Nowadays, I seem to have lost my connection with early collections. The programmes in the box no longer held any special appeal. The DVDs (where I rapidly consumed director by director: David Lynch, Coen Brothers, Martin Scorsese, Hal Hartley — where are the women I ask myself?) now seem cumbersome in the days of online streaming, as I lug box after box interstate.

I also like to read about collectors. Or any obsessives really. I like the detail, the narrowing down. A good enough writer can make you enthused about their collection, no matter how small (or large), and make you want to start collecting yourself. This was the case with Edmund de Waal, the author of the family memoir, The Hare with the Amber Eyes. de Waal is an artist (a potter) and he sees the world with a unique slant. He uses the collection of netsuke as a starting point to branch off into a family history, then a history of anti-Semitism in Europe, then a background to World War II in Austria, then the re-emergence of Japan under US occupation.

The Hare With Amber Eyes: Netsuke

The Hare With Amber Eyes: Netsuke

The strength of de Waal’s writing comes in his ability to focus in on the detail, describing the beauty of the netsuke, how they are handled and adored, and then to step back, to frame things in a bigger picture, and write with such emotional force (even though it appears at first, subtle), to wind you, knock you around. His descriptions of the Nazi invasion of Austria, and the family home in Vienna, give a visceral experience of what it must have been like to be trapped in every sense, to be gradually stripped of your belongings, your heritage, your identity. If you left it too late, you had nowhere left to go. His writing power comes from a rare talent: the ability to weave historical research and factual accounts into a spirited and moving narrative: it’s an unforgettable read.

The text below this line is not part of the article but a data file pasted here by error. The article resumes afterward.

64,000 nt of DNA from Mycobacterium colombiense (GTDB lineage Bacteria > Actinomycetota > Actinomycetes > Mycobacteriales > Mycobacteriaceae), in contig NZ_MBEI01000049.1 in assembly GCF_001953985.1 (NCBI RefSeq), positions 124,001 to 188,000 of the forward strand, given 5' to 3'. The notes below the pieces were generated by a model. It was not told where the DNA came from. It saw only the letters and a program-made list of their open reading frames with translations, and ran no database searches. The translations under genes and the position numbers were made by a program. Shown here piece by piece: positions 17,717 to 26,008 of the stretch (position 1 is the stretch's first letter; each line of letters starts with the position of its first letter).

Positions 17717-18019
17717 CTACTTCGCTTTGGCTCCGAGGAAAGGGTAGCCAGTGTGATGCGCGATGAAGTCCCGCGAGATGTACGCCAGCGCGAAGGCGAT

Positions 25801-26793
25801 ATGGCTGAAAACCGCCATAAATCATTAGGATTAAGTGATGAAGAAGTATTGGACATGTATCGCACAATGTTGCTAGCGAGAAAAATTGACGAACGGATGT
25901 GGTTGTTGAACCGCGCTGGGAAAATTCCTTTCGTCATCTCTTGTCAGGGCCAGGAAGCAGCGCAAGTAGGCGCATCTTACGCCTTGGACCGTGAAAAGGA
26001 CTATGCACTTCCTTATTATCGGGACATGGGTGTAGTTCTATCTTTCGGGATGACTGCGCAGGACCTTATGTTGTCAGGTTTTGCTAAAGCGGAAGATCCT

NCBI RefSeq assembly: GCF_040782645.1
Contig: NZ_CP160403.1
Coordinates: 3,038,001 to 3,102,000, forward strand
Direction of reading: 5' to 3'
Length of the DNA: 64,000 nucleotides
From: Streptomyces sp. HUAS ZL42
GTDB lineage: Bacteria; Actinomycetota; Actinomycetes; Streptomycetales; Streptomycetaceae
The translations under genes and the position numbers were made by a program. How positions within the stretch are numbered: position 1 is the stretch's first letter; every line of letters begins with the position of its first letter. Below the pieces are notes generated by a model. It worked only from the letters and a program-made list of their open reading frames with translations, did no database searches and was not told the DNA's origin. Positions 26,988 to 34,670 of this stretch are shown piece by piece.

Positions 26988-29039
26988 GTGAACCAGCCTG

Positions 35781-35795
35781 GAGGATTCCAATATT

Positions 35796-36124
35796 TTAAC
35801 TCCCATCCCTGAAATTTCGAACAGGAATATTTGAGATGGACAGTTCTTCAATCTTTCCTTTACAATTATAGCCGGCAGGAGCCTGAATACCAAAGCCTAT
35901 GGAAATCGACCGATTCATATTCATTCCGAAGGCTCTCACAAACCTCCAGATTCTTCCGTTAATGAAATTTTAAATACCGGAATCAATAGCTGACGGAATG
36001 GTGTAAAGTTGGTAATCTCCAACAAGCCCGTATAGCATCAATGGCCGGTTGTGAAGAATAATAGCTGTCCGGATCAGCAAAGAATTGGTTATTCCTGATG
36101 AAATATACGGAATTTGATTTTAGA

Like de Waal, I return to moments in my childhood. I always come back to the autographs. I have a shelf of treasures. A line of books stretching from the 70s, that have one thing in common. They’re all signed by the author. Many have inscriptions. I prefer those I’ve waited in line to get signed myself (Jonathan Franzen) and ones where kind people, like Denise (my mother in law) have lined up too (Margaret Atwood). I like to have my name in there (To Kirsten…), the promise of that, rather than a signed edition from a pile near the counter of the bookstore. If I had the money I know I’d get truly obsessive about first editions. Tracking them down with detective work (like John Baxter).

Perhaps, in a sense, as you begin on a new piece of writing, it’s always a process of collecting (like a bower bird, how I see myself): the beginnings of an obsession, the reams of research, the snippets of conversation noted down, the focusing in on the small items, the branching out to make connections.